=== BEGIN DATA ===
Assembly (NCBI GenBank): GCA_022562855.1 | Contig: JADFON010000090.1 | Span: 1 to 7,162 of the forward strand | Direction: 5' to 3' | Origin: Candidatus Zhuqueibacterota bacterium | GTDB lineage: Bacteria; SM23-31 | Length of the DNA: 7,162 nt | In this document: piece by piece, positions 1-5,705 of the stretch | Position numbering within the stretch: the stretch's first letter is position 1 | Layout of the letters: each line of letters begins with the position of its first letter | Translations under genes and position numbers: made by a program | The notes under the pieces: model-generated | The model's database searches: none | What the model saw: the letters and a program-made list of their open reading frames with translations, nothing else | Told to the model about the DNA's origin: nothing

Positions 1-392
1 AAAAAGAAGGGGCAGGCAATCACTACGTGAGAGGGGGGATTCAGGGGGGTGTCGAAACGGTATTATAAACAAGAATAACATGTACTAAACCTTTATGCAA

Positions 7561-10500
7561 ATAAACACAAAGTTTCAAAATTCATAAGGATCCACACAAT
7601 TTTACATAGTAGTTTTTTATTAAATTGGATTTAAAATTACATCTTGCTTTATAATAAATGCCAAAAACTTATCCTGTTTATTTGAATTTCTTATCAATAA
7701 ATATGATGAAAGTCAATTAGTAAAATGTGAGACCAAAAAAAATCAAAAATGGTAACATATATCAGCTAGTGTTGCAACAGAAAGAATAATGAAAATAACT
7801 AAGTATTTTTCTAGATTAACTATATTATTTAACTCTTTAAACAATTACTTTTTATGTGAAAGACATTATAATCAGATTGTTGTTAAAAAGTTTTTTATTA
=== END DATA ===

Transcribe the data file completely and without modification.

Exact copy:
Assembly (NCBI GenBank): GCA_022562855.1 | Contig: JADFON010000090.1 | Span: 1 to 7,162 of the forward strand | Direction: 5' to 3' | Origin: Candidatus Zhuqueibacterota bacterium | GTDB lineage: Bacteria; SM23-31 | Length of the DNA: 7,162 nt | In this document: piece by piece, positions 1-5,705 of the stretch | Position numbering within the stretch: the stretch's first letter is position 1 | Layout of the letters: each line of letters begins with the position of its first letter | Translations under genes and position numbers: made by a program | The notes under the pieces: model-generated | The model's database searches: none | What the model saw: the letters and a program-made list of their open reading frames with translations, nothing else | Told to the model about the DNA's origin: nothing

Positions 1-392
1 AAAAAGAAGGGGCAGGCAATCACTACGTGAGAGGGGGGATTCAGGGGGGTGTCGAAACGGTATTATAAACAAGAATAACATGTACTAAACCTTTATGCAA

Positions 7561-10500
7561 ATAAACACAAAGTTTCAAAATTCATAAGGATCCACACAAT
7601 TTTACATAGTAGTTTTTTATTAAATTGGATTTAAAATTACATCTTGCTTTATAATAAATGCCAAAAACTTATCCTGTTTATTTGAATTTCTTATCAATAA
7701 ATATGATGAAAGTCAATTAGTAAAATGTGAGACCAAAAAAAATCAAAAATGGTAACATATATCAGCTAGTGTTGCAACAGAAAGAATAATGAAAATAACT
7801 AAGTATTTTTCTAGATTAACTATATTATTTAACTCTTTAAACAATTACTTTTTATGTGAAAGACATTATAATCAGATTGTTGTTAAAAAGTTTTTTATTA